SSI works in conjunction with a web page usually with the .shtml extension. The .shtml extension tells the server to do something different with the web page. When you append the .html or .htm extension, this tells the server to "read" the page only. The .shtml extension tells the server to "Execute" the page, in addition to just reading it.
So, why would you want to execute the page? There are various commands you can program into a web page, which the server will look for and parse when the file is called as .shtml. In many cases, this mode is used in conjunction with Server Side Include (SSI) tags, to call a CGI script. For example, you have a visitor counter script, and we'll call it count.cgi. Every time someone visits your website, you want the script to be called, so that it logs the visitor into a file.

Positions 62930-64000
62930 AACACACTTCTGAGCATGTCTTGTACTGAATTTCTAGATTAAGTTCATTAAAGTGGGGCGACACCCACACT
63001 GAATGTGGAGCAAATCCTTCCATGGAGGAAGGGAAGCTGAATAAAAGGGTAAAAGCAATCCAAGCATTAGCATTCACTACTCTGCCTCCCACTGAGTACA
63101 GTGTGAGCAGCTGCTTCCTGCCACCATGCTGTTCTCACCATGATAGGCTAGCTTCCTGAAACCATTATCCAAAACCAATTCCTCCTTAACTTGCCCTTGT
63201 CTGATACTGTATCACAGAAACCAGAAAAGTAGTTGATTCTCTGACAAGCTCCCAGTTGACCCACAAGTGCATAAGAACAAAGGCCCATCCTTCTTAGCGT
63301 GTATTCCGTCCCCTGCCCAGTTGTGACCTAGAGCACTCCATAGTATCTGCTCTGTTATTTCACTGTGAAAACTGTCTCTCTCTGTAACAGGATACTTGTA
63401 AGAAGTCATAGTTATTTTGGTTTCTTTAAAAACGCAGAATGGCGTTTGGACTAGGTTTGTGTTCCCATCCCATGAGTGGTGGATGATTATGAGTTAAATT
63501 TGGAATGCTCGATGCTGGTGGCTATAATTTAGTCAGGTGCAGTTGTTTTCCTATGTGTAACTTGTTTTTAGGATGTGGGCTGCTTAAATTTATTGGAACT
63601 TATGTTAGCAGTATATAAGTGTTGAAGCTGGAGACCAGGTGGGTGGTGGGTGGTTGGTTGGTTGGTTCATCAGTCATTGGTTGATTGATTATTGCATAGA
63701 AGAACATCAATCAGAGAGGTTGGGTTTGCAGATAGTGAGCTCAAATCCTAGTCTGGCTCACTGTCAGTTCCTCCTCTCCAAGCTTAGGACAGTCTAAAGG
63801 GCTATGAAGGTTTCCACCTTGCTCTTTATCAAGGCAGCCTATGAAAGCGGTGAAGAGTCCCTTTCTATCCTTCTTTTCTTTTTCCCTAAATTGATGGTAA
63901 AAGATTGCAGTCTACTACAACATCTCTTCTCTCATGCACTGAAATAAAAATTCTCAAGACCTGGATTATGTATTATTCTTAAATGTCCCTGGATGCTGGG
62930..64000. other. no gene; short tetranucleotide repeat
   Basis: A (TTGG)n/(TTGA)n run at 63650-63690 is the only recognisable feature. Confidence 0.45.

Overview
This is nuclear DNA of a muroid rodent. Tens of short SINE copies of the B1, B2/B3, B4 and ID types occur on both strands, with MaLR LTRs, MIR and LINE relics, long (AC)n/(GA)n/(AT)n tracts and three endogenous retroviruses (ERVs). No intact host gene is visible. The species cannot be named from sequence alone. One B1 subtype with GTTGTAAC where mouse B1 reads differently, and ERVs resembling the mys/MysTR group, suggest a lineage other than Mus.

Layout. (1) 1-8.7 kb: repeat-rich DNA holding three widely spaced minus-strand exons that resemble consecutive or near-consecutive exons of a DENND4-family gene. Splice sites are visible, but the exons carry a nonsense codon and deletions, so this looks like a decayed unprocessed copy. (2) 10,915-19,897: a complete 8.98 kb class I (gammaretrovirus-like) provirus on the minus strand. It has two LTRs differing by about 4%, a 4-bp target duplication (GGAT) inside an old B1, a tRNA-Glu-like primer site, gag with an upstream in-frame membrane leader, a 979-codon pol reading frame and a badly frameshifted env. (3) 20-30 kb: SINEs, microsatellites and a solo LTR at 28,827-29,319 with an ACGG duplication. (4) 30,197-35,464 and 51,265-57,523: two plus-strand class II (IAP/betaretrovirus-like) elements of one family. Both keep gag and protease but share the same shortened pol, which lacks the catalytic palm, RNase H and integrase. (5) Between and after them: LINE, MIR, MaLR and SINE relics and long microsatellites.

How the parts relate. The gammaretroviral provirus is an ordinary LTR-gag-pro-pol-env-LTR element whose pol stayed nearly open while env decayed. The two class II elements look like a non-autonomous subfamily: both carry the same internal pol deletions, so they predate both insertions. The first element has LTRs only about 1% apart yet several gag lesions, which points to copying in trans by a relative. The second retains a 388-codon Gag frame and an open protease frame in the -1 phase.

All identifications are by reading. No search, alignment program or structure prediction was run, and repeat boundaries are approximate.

To do this, you would place an SSI tag into your web page. The tag in this case, would look something like:
This small tag, which is hidden in the html coding of your page is telling the server to:
1. Go to the cgi-bin
2. Execute count.cgi
That's it! The information has been captured and processed by the count.cgi script. Of course, that's the short version of what happens. The long version would no doubt, would take us far beyond the scope of this document.
PLEASE do not use the .shtml extension on "all" of your web pages unless it's absolutely necessary. With a busy web site, this means that every page must be executed, as opposed to just read. This as you can appreciate, can add considerable memory and CPU load to the system. As always, read the instructions that came with your script carefully. They should provide specific instructions on how to configure the script, as well as the SSI tag.
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